Understanding Colic: What is it, Symptoms and How Long Does it Last?

Posted by Caroline Harris on

You’ve fed and burped your baby, but they can’t seem to get comfortable. Every time you lay your little one down they can’t stop fidgeting, they’re not hungry and doesn’t need changing. You can’t figure out what’s wrong and don’t know what to do to soothe them. Sound familiar? You’re not alone! This is something that probably sounds all too familiar for many parents.

All babies cry, as this is how they communicate their needs before they’re old enough to express themselves in other ways. As their parents, we’re compelled to try and attend to the needs of our baby. But when we don’t know what the cause of crying is, this can be frustrating and exhausting as we don’t know how to help. If this situation happens often, your baby may have colic.

What is colic?

When people talk about colic it can be confusing. This is because “colic” is actually an umbrella term for various different symptoms that are often interlinked. It’s not a diagnosis and it’s not an illness or a disease. It’s actually a combination of behaviours that signal discomfort. What “colic” really means is unexplained crying and a look and feeling of being upset without an obvious cause - but most likely to do with digestion.

A baby can get colic from when they’re just a few weeks old, up to around 6 months old. Symptoms usually last for a few days or weeks (or longer in some cases), but it’s only a short term and will eventually go away. Colic is a common complaint with babies, but it’s not dangerous and usually gets better on its own with a little support from parents. There are other types of colic, however, in this article, we’re going to talk specifically about colic in infants.

If your baby seems exceptionally uncomfortable, then call your GP or call NHS 111.

What causes colic?

If your baby has colic, it’s absolutely not a reflection of you as a parent. There’s nothing you can do to stop your baby getting colic, or to make it go away. Even if your baby could articulate exactly what they wanted, all the time (which no baby can do!) colic would still take its natural course!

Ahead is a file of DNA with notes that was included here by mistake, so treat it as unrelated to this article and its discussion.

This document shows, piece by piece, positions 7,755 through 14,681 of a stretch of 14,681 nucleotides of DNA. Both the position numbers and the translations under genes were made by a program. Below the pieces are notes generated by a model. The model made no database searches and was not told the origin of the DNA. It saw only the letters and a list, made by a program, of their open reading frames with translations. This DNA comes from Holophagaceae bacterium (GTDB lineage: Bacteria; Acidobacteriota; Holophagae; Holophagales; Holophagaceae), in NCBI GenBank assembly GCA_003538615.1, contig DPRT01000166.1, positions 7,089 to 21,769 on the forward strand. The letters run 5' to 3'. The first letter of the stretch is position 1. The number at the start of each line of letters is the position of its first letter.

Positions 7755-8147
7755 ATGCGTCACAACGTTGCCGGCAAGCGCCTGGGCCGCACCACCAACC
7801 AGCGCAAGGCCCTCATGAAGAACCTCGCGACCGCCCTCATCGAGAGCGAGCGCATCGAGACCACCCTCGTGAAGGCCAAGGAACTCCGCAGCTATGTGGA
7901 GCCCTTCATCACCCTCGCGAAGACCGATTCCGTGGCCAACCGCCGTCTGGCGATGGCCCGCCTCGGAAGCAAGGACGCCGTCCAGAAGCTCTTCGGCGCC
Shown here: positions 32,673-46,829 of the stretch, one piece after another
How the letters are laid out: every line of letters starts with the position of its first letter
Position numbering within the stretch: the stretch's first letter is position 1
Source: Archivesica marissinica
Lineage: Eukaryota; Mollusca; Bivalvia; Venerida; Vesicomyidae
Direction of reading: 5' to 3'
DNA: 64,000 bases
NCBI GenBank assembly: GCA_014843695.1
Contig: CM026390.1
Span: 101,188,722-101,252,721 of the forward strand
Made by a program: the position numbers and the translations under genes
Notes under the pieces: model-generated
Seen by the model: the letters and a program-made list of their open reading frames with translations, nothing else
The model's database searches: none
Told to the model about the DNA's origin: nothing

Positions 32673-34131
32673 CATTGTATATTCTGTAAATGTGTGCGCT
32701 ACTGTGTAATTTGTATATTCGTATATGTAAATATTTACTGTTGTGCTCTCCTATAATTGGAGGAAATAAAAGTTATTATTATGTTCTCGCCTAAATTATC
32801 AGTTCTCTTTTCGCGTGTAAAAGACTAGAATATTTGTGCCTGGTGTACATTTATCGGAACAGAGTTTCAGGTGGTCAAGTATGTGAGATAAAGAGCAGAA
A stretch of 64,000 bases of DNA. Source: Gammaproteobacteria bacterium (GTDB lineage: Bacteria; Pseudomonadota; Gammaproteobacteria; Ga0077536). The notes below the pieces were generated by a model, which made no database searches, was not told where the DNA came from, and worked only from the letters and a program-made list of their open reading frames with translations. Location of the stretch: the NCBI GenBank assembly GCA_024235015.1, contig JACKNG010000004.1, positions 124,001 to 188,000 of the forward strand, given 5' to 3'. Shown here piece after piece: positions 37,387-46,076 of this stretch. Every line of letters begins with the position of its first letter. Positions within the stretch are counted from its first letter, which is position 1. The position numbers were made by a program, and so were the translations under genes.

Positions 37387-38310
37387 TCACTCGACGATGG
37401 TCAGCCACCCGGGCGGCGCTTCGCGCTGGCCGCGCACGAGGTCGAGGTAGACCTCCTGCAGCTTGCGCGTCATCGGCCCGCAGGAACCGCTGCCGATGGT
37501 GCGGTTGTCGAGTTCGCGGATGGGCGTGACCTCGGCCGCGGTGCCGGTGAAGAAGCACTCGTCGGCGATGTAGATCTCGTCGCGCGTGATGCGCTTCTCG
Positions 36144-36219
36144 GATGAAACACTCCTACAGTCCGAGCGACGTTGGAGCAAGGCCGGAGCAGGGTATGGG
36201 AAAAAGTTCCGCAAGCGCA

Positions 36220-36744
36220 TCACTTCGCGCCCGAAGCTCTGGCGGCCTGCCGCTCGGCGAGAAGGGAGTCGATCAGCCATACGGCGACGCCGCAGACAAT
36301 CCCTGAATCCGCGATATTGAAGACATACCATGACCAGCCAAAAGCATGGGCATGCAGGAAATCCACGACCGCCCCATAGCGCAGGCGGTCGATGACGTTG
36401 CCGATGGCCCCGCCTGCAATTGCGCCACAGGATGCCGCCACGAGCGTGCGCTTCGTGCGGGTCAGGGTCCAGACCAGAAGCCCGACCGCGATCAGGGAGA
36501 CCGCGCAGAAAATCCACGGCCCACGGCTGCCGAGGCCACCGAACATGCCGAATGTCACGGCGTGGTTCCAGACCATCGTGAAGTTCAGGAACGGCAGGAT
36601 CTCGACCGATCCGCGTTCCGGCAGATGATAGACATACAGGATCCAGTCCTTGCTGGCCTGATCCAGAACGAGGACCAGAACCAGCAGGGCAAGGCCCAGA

Colic is characterised by various different symptoms that can occur separately or together. Doctors or parents can’t be exactly sure what causes colic in individual cases. And symptoms can be worse in some babies than others.

Some experts think it can be caused by a mild allergy to lactose if bottle feeding, or other foods that the mother is consuming (if breastfeeding) but this hasn’t been proved. It can also be that some babies find it harder to digest certain things than others. As colic isn’t dangerous, no intensive testing is needed to determine the cause and symptoms will eventually go away on their own.

Symptoms of colic

If your baby is crying more than 3 hours a day, 3 days a week for at least 1 week and is hard to soothe and settle, then they could have colic. They may also have other symptoms which according to the NHS are:

  • Clenching fists, bringing their knees up to their tummy or arching their back and moving their arms and legs more.
  • Inconsolable crying - often at a similar time each day.
  • Crying has no obvious cause, and your baby doesn’t seem hungry, tired or need changing.
  • Going red in the face.
  • Closing their eyes or opening them wide, furrowing their brow and even briefly holding their breath.
  • Spitting up or being sick more than usual, experiencing reflux.
  • Finds it hard to relax or sleep, often waking up crying after a short rest.
  • Their tummy rumbles or they’re very windy.
  • Seems to want to feed, only to reject the bottle or nipple when introduced to it.

Colic can stop gradually or suddenly, or flare up and down until it eventually disappears. Symptoms will usually pass within a few weeks (or months, in some cases)! Although symptoms are usually regular, occurring at similar times of day, there may be days your baby may seem comfortable only for the colicky symptoms to return.

The only thing you can do to address colic is to soothe the symptoms. But finding out what works can take a little time and experimentation.

In our next post, we’ll talk about the different ways you can help soothe your baby’s colic symptoms.

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